One in five children in the remote Pacific island nation are not fully immunised. Unicef has helped to bring about the first-ever commercial contract to deliver vaccines by drone
One-month-old Joy Nowai has become the first child in the world to be given a vaccine delivered commercially by drone, on a remote island in the South Pacific country of Vanuatu.
The vaccine delivery in December covered around 25 miles of rugged, mountainous terrain, from Dillon’s Bay on the west side of the island to the east landing in remote Cook’s Bay. In total, 13 children and five pregnant women were vaccinated by nurse Miriam Nampil, in a partnership between the government of Vanuatu and Unicef.
The small, scattered community does not have a health centre or electricity, and is only accessible by foot or by small local boats. “Today’s small flight by drone is a big leap for global health,” said Henrietta Fore, Unicef executive director.
While drones have been used before to deliver medicine, Unicef says this was the first time that a country had contracted a commercial drone company to get vaccines to remote areas.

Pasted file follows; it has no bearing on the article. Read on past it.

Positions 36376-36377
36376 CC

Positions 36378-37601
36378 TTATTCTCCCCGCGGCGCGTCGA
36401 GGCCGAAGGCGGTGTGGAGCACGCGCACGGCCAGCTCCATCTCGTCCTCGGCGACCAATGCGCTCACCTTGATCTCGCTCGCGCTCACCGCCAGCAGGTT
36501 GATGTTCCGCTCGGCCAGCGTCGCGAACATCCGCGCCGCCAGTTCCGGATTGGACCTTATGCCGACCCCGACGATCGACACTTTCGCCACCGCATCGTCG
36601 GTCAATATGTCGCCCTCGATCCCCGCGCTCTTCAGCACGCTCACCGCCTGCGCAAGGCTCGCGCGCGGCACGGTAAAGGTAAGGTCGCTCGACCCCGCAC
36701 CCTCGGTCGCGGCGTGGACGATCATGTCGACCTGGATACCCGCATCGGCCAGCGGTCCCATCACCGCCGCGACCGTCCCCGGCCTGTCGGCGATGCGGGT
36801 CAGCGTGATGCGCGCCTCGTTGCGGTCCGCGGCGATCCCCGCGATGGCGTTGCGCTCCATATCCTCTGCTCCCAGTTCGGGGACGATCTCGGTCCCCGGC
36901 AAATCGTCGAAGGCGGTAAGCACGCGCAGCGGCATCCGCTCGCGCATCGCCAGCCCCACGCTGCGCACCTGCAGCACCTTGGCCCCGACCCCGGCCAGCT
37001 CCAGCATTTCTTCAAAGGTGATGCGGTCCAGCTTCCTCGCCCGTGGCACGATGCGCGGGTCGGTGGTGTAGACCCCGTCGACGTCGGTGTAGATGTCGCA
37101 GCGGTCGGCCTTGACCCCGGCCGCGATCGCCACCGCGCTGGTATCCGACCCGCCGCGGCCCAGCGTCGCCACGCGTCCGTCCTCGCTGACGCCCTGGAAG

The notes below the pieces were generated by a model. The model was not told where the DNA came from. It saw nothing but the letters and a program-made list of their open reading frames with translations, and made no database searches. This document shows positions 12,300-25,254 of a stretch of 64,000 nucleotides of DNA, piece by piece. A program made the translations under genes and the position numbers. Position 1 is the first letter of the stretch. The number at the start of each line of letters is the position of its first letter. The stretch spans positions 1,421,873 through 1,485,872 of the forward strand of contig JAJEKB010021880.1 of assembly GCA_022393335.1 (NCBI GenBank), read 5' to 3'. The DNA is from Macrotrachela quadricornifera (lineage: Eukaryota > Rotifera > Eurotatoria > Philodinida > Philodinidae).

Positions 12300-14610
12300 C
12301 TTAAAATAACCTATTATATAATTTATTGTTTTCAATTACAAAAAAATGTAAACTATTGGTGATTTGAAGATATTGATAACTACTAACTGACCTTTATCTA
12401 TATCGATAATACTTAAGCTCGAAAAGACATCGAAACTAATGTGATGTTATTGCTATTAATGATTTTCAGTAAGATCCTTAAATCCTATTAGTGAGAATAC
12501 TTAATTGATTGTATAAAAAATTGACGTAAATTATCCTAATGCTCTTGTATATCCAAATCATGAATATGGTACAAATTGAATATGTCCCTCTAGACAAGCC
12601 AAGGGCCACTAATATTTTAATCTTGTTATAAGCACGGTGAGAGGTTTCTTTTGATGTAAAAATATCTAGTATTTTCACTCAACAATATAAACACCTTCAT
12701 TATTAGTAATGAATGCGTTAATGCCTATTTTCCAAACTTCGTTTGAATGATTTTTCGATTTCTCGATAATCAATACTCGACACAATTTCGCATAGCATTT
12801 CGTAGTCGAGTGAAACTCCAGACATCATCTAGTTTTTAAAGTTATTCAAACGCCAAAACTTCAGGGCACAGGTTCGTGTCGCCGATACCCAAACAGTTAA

Vaccines are difficult to transport, as they need to be carried at specific temperatures. Warm weather locations like Vanuatu, which is made up of more than 80 mountainous islands stretching across 1,300km and with limited roads, poses a particular challenge. As a result, almost 20 per cent of the country’s children miss out on important childhood vaccines.
Today’s small flight by drone is a big leap for global health
“It’s extremely hard to carry ice boxes to keep the vaccines cool while walking across rivers, mountains, through the rain, across rocky ledges. I’ve relied on boats, which often get cancelled due to bad weather,” said Nampil. “As the journey is often long and difficult, I can only go there once a month to vaccinate. But now, with these drones, we can hope to reach many more children in the remotest areas of the island.”
The vaccines were carried in Styrofoam boxes with ice packs and a temperature logger. An electronic indicator is triggered if the vaccines’ temperature swings out of acceptable range.
Image: a beach in Vanuatu, photographed by Stacie Lucas